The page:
I often evangelize the importance of first time user experiences. After all, not all of the users acquired to a product will stick around, but they’ll all experience its first run design. To encourage return use, that first impression must be solid. But it’s also very common for designers to overemphasize the first run experience at the expense of long-term user support.
Attendees of my “New Users Matter, Too” talks have graciously brainstormed ideas for free samples–experiences that allow new users to interact with a portion of a product’s value proposition before committing to an account. These methods can increase valuable signups and reduce the walls that prevent conversion. Use these ideas to kickstart your team’s exploration of a free sample that’s right for your product.
If you’re designing your product’s first onboarding flow or improving an existing one, you’ll need to evaluate its performance. A good assessment process helps you find opportunities for improvement and justifies the resources you need to make the new user’s experience awesome.
Often, teams measure onboarding myopically, like a feature in isolation. Apps measure clickthrough rate in an introductory slideshow. Sites measure how many people sign up. Devices measure how quickly someone gets through a setup wizard. These kinds of measurements are immediate, cheap, and easily automated. But, while they’re easy, they don’t show whether an onboarding design is contributing to or detracting from a new user’s overall success.
This is the last post in the 3-part “Engaging new users” series. Part 1 covered guided interaction, the practice of educating users in a realistic context, and how it is more compelling than slideshows, videos or static instruction. In part 2, we learned how to use free samples to demonstrate a product’s value proposition and build the trust needed to encourage sign-up.
And in today’s post, part 3, we’ll examine how giving new users a personal focus is the key to making these onboarding techniques stick.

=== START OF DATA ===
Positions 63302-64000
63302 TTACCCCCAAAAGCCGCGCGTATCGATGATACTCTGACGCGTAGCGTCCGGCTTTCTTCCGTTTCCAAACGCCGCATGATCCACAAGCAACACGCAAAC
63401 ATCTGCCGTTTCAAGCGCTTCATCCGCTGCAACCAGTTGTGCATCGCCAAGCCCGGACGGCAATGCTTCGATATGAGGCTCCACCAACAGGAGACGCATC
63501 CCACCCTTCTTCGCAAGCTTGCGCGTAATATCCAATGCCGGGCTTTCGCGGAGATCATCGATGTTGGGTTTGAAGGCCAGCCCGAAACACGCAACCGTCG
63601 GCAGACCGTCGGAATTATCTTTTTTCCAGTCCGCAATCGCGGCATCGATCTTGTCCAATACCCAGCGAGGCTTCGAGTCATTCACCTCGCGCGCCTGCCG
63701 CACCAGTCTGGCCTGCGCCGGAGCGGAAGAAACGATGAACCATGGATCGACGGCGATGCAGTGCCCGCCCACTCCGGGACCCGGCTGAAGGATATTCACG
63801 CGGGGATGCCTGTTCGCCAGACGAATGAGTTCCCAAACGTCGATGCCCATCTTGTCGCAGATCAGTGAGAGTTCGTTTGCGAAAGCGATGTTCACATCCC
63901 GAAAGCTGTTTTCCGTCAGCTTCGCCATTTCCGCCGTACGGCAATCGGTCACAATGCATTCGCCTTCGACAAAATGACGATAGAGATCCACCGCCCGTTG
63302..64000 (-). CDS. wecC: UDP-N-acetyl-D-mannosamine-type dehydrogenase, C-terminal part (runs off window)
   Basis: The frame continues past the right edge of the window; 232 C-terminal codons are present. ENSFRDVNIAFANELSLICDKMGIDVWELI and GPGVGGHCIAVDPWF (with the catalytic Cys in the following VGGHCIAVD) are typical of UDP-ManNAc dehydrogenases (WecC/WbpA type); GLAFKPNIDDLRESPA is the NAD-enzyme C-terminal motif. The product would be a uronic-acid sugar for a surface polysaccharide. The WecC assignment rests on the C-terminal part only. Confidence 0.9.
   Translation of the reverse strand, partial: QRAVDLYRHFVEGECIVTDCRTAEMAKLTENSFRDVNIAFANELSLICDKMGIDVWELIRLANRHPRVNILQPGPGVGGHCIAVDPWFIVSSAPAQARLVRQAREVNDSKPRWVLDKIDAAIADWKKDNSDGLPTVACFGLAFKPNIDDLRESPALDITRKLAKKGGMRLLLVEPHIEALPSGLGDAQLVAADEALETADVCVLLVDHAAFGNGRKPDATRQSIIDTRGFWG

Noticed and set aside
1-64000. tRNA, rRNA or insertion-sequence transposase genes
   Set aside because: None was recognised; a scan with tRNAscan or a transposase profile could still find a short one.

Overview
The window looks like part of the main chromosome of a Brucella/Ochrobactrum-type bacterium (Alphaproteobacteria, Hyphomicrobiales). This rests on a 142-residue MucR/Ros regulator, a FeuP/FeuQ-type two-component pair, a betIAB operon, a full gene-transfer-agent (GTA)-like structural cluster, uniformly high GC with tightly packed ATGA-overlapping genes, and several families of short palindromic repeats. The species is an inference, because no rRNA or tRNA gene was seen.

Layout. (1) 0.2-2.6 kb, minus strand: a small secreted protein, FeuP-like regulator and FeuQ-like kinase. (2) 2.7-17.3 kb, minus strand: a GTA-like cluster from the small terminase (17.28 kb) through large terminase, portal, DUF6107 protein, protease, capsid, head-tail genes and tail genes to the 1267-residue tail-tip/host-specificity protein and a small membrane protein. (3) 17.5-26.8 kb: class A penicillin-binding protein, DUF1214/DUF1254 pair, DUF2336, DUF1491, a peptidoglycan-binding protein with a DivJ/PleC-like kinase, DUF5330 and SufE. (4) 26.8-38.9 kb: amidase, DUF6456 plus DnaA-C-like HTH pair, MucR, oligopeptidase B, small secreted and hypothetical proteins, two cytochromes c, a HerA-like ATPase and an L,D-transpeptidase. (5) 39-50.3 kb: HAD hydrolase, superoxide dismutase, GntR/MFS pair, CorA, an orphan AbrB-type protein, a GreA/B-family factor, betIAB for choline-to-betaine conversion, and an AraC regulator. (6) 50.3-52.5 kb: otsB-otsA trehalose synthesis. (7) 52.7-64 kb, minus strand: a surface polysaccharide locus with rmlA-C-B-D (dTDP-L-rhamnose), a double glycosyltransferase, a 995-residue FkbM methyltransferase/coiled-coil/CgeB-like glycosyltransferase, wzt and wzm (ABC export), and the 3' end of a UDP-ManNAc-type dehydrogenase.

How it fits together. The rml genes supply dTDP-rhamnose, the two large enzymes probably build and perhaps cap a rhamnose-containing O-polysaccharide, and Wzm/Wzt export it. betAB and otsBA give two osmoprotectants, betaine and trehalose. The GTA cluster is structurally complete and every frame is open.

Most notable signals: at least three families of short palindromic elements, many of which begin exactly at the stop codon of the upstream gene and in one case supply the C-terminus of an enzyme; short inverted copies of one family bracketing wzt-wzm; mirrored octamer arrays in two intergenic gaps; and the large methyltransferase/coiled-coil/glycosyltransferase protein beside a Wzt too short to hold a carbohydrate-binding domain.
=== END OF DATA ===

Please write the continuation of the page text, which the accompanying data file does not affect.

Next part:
In the first part of this series, I shared how guided interaction introduces users to the authentic context of your product with just the right amount of education to ensure they find success. Today, we investigate how the 2nd of the 3 pillars of better onboarding, the use of free samples, gets those new customers using your product in the first place.
There are 3 overarching best practices when it comes to engaging and educating new users:
In the past I’ve covered patterns and anti-patterns for onboarding new users and principles for first time user experiences. In this post and the two that will follow, I’ll be digging into each of the 3 ways we can better engage new users:
Today’s post is focused on guided interaction. So let’s jump into what it means, discover patterns for making guided interaction a reality and see a few examples.
If you’ve been following my first time UX work, you know I advocate the creation of onboarding experiences that provide guided interaction, free samples and a personal focus. The value of this educational effort doesn’t stop at new customers. When we build onboarding experiences with other user states in mind, we can create a versatile platform for continued education and engagement. This makes it easier to convince your team to invest in onboarding, and beyond.
In this presentation and in my other work, I stress how we need to move from a mode of telling new users about our value proposition, to a mode of letting users experience it for themselves. We want to show interact, not tell.
Here are 3 ways we can engage new users and get them interacting early:
In a recent presentation, I discussed the role that guided interaction and coaching can play in onboarding new users to a product. Playthroughs and user-guided tutorials are some examples of guided interaction. Guided interaction allows users to start playing with a new product quickly in an authentic context (instead of wading through abstracted coachmarks, instructions or intro tours), but also gives them enough coaching so that they’ll be motivated by an early success.
To help teams explore the right cadence of guided interaction for their product’s new user experience, I created a template to help with judging that interaction between a product and a new user. I’ve been calling it the coaching cadence worksheet. This can be used to audit an existing experience, or to explore variations for a revision or completely new first time ux. The worksheet follows.
I’ve been keeping an ongoing collection of first time user experiences (FTUEs) at http://firsttimeux.tumblr.com/. In this post, I’ve distilled the most common approaches I’ve observed being used today into a list of 8 design patterns and anti-patterns.
Each pattern has a description, pros/cons list, design considerations, and an example. You may recognize a few of these because many are modern takes on well-established UX patterns. My hope is for this to serve as a helpful reference as you develop your own first time user experiences.